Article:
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This question is linked to my previous question about star metallicity’s link to the chemical element availability in that star’s planetary system: Is there a link between a star's metallicity and the availability of chemical elements in its system?

Quick reminder: I’m doing this inquiry to world-build how interstellar trade would function in my story. The premise is that if one star system has an abundance of one element that is in short supply in others and is of high demand, it would be this star system’s prime export commodity.

You have provided excellent answers about nucleo-synthetic pathways. The only problem is that I don’t understand this process. My approach instead would be much simpler: look at resources available in our own Solar System, look at the difference in metallicity in the target star, and adjust element abundance numbers accordingly (lower metallicity - lower element abundance and vice versa). And it probably is incorrect.

But there is this website publishing assessments of TOP5 chemical elements available on planets and other notable celestial bodies of our Solar System: Top 5 elements in the atmosphere of Venus (usra.edu). As well as this database assessing all known asteroids in Solar System and estimating element availability on each, in addition estimating required Delta-v and returned profit from potential astromining operation: Asteroid Database and Mining Rankings - Asterank.

So I have got the question:

Are there maybe similar assessments about other star systems?

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    $\begingroup$ There are abundance measurements in other stars - but not in their planetary systems. The "chemical availability" in a planet or minor body may depend on much more than the abundances in its parent star. $\endgroup$
    – ProfRob
    Commented Sep 24, 2023 at 14:47
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    $\begingroup$ While there will be slight differences, there is not going to be anything massively different from the general abundences found throughout the universe. It would be hard to imagine an element that is (1) so rare on Earth and (2) abundant enough on an exoplanet that (3) the cost of interstellar export is justified. Now, biological compounds - that (might) be a different thing. Exobiology might create novel chemicals that can't be synthesised on Earth. $\endgroup$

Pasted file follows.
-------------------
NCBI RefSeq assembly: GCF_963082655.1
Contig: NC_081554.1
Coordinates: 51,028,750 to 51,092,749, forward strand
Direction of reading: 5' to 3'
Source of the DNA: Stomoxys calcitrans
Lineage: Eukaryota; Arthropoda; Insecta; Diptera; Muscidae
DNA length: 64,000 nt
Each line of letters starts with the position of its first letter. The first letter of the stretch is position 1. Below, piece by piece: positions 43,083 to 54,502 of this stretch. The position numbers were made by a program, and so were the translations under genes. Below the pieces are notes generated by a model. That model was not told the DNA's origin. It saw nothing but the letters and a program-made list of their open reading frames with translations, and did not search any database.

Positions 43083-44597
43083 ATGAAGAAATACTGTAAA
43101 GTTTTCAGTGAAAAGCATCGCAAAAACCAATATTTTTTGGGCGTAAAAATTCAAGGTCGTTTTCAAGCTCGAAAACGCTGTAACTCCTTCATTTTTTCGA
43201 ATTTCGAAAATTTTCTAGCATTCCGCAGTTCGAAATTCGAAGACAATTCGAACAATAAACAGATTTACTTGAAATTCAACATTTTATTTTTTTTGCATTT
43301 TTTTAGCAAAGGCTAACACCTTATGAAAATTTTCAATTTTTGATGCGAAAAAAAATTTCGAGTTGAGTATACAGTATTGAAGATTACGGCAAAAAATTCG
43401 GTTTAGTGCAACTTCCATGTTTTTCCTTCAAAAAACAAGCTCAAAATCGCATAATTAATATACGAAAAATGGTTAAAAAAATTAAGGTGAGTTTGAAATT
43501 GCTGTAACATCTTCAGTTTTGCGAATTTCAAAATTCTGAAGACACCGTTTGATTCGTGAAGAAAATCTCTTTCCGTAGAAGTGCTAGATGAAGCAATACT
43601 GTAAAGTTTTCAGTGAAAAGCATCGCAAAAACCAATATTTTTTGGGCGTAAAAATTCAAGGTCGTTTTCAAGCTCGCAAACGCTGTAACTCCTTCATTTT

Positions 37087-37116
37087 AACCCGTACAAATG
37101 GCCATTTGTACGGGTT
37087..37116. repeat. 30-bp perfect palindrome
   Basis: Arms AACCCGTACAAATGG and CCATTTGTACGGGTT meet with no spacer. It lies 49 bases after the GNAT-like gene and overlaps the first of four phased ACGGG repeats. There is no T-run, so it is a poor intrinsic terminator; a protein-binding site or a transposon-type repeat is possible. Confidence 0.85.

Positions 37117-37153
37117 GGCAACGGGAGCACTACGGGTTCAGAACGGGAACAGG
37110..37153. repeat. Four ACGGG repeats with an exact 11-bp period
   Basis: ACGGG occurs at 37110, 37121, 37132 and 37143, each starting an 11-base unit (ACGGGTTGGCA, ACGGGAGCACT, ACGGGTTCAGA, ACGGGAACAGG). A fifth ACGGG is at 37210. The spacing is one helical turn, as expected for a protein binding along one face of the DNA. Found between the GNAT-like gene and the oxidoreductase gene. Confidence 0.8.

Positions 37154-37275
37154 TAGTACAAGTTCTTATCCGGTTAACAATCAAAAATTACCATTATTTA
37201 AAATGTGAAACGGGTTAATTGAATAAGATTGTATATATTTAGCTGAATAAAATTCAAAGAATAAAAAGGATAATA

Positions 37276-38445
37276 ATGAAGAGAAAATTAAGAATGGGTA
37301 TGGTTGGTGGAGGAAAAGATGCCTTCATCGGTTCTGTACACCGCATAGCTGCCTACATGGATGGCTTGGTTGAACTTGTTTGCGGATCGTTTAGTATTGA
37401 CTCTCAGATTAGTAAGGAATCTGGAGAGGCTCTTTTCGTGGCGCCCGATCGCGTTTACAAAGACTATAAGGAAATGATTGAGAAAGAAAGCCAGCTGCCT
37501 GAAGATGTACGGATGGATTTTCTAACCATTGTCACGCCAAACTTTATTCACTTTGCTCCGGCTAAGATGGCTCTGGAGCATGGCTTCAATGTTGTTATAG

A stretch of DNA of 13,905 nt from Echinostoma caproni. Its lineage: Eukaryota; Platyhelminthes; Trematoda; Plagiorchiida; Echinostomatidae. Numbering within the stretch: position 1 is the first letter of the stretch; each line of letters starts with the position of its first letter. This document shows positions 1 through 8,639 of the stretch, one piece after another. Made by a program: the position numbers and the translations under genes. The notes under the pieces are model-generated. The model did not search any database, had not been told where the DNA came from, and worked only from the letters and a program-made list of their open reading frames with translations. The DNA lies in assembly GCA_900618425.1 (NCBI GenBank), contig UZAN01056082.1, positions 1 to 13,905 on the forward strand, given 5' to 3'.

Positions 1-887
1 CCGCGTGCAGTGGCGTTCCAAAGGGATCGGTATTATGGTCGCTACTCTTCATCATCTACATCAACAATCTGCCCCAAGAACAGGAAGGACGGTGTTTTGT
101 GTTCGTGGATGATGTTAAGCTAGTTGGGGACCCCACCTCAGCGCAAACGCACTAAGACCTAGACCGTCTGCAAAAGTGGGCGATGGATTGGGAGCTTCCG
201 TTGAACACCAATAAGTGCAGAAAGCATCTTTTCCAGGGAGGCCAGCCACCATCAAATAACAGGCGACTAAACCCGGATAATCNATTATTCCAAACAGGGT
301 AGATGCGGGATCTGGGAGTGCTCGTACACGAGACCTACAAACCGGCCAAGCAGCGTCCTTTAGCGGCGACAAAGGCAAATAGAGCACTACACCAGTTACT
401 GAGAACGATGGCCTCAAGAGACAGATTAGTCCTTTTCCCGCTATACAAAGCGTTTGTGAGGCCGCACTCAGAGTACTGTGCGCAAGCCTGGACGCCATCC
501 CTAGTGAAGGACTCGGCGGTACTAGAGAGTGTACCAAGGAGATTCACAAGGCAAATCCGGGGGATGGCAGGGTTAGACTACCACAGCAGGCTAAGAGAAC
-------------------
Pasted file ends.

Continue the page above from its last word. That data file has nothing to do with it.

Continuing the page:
– James K
    Commented Sep 24, 2023 at 15:30
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    $\begingroup$ As mentioned in the answers to your previous question, the metal (i.e., everything heavier than helium) abundances in a system should be pretty similar to the abundances in the star. But you can't exploit a mineral that's impractical to extract, eg platinum in the core of some planet. $\endgroup$
    – PM 2Ring
    Commented Sep 24, 2023 at 17:04
  • $\begingroup$ As James said, it may not be economical to trade minerals. Unless you have some "magical" engine technology, it takes a lot of energy to move material over interstellar distances, especially if you don't want to spend centuries (or millennia) doing it. FWIW, with current technology, if there were pure gold just sitting on the surface of the Moon, it wouldn't be cost-effective to bring it back to Earth. $\endgroup$
    – PM 2Ring
    Commented Sep 24, 2023 at 17:09
  • $\begingroup$ @JamesK Can't be synthesised? Not much chance anything would be so though to synthesise to get it from a different star system. $\endgroup$
    – Mithoron
    Commented Sep 24, 2023 at 18:18

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